Quiet Please... is justly, emotionally, and informatively presented for friends, acquaintances, strangers, and ignorant employers who don't believe misophonia is a "legit" disability.
Furthermore, it's a beautiful example of a tool made to assist those who really do care and want to help those who suffer around them.
Full disclaimer: I'm a sufferer of this nasty condition. I have had to address an employer for refusing to acknowledge it as an "actual" disability. I've also had to address that moving a sufferer's work area adjacent to ping pong tables as punishment was adding fuel to its fire.
So I review the film as a victim of the condition.
That said, I can freely testify that the stories told therein are excellent examples of the hell suffered by many, some who have no idea that there is even a name for the disorder.
Sound ludicrous? Psychology Today says, "While relatively rare, up to 20% of the population may have some degree of misophonia."
During the Covid-19 lockdown, we hear a lot of people complain of misophonia.
Very likely to affect more people during home-arrest, the illness can strip innocent people of their jobs, friends, and lovers when magnified to the extent that leads to "unjustified" erratic and dangerous behavior.
The promo materials for Quiet Please... define misophonia as "a neurological disorder [in which] specific sounds trigger adverse physiological and emotional reactions: adrenaline rush, rapid heart rate, and sometimes rage."
In other words, it can make someone feel the need to cut a bitch! (For the PC Police out there, a "bitch" can be male or female and is not necessarily descriptive of any specific physical, mental, or behavioral attributes present in or around said "bitch.")
Filmmaker Jeffrey Scott Gould uses his platform to share stories of misophonia sufferers and their loved ones -- people tormented to an extreme.
One family interviewed is made up of a mother and three children who all suffer, and a husband/father who does not.
That's got to be rough for that poor man, not to mention the sufferers, but at least they are all aware and respectful of each other's triggers.
We meet Kimmie, a race-car driver who espouses the everyday hell of everyday sounds through a loud engine and solitude behind the wheel.
We meet musician and songwriter Paul, who wrote and recorded the catchy "Misophone" (also the Quiet Please... theme song) about the disorder.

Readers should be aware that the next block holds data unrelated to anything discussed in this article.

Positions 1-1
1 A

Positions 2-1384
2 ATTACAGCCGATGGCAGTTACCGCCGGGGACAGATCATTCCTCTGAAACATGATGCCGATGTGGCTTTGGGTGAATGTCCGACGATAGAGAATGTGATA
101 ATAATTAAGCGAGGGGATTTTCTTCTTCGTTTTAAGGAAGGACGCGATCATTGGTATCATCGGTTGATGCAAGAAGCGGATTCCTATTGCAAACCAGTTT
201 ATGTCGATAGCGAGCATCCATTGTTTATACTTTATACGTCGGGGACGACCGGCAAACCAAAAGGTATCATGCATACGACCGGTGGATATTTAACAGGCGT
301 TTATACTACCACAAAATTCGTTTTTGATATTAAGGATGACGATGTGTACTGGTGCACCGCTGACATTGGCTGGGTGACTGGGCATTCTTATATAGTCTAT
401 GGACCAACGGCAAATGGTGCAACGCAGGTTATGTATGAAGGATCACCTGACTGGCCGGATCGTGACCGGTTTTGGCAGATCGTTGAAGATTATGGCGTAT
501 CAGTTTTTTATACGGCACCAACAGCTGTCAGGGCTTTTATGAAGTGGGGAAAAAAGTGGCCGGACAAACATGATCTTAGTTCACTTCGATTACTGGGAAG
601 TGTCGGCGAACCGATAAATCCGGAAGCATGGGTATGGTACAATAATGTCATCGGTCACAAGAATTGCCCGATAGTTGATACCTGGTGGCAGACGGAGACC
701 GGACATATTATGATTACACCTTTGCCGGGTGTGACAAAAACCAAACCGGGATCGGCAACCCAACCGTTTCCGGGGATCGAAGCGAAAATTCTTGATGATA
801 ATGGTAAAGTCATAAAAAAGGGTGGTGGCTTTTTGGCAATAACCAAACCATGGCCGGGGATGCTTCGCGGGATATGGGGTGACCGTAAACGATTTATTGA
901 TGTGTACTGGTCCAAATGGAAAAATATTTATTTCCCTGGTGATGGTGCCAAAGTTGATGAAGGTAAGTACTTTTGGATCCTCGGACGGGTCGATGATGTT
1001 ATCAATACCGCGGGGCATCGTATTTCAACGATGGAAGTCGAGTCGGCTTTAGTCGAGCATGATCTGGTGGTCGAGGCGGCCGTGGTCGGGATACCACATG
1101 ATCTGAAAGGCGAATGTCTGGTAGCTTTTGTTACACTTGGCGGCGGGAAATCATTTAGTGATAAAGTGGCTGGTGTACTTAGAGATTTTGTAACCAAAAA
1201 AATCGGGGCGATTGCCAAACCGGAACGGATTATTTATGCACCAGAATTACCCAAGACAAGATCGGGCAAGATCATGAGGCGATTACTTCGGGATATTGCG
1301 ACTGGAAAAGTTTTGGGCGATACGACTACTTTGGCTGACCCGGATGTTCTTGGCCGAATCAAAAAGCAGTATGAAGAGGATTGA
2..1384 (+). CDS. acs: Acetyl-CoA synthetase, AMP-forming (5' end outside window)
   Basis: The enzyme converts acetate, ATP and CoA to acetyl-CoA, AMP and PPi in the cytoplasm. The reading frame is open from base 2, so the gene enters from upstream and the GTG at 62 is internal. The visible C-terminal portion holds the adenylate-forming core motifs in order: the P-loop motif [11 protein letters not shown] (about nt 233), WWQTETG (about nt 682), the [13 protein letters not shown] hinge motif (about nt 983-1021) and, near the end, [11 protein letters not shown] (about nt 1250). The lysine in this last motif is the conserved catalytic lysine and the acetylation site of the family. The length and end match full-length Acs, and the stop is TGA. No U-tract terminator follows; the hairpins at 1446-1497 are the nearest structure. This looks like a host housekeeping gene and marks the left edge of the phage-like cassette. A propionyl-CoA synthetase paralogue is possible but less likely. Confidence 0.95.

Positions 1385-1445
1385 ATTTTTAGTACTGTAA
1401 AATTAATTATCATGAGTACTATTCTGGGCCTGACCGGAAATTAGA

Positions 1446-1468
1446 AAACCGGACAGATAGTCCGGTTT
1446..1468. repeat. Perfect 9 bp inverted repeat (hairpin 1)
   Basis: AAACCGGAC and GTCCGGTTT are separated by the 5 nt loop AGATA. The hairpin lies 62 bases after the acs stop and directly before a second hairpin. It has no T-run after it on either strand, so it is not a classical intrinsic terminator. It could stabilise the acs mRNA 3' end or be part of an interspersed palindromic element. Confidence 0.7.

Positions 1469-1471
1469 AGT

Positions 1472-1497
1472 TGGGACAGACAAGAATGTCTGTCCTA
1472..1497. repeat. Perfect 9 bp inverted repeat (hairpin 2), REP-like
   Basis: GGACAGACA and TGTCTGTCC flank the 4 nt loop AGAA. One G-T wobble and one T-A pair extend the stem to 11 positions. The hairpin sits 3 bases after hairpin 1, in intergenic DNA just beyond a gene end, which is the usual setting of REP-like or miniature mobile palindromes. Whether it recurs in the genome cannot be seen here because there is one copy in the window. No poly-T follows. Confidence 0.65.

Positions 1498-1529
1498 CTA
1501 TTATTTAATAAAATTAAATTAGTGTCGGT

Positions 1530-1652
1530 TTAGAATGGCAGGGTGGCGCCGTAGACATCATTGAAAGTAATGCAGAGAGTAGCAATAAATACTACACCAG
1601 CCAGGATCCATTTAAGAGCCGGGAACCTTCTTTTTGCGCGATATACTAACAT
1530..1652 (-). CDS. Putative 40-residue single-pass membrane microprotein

We meet artist, Jessica, who also incorporates her suffering into her art.
We meet around 30 to 35 sufferers (from the condition, not including those around them who suffer as a result).
What is so fascinating about misophonia is how many of us turn to art as a coping mechanism.
It's enough to make one wonder if some of us become artistic as a direct result of the innate condition within that forces us to isolate.
Gould has created a film -- the first of its kind -- that is sure to become a sort of text-book for the misophonia disorder.
Funny story: In a comment thread for the film in a Facebook support group for misophonia sufferers, one user expressed criticism of the "wet sound" from some of the dialogue audio.
Having watched the film myself, I don't notice it, but it just goes to show that any sound can be a trigger, even from a film made by misophonia sufferers and for misophonia sufferers and their loved ones.
One thing I would have liked to see more of in the film is additional scientific and medical explanations of the disorder, to push through to the nonbelievers the evidence of misophonia as a neurological disorder.
But that would be at the expense of some of the essential stories.
There is still a chunk of scientific examination later in the film, and the science is Googleable.
Some of us just want to see as much scientific discovery as we can, because we want a cure.
But hearing of the trauma the subjects and their loved ones share in the film is more potent.
As Quiet Please... demonstrates, misophonia sufferers lose jobs, they have to create businesses for themselves, they have to isolate to be productive, much to the chagrin of moronic employers and managers who might attempt to punish isolationism as a performance concern.
After Coronatine, things are going to change forever.
Maybe one benefit will be that more employees will be permitted to work remotely more often. But if you're going to stay home, for the love of God, keep the noise down for your neighbors! You aren't the only ones who live in this world!
Quiet Please... is a thoughtful and vital film and another example of how the torment may lead to artful consequences.
Quiet Please... is now streaming on Amazon Prime and available for rent or purchase on Amazon, as well.
If you or anyone you know suffers from symptoms described hereinabove, watch the film, do some research and seek whatever help is available.
Treatment is still new, but it will be fascinating and beneficial to so many to watch it grow.
Kerr Lordygan is a staff writer for TV Fanatic. Follow him on Twitter.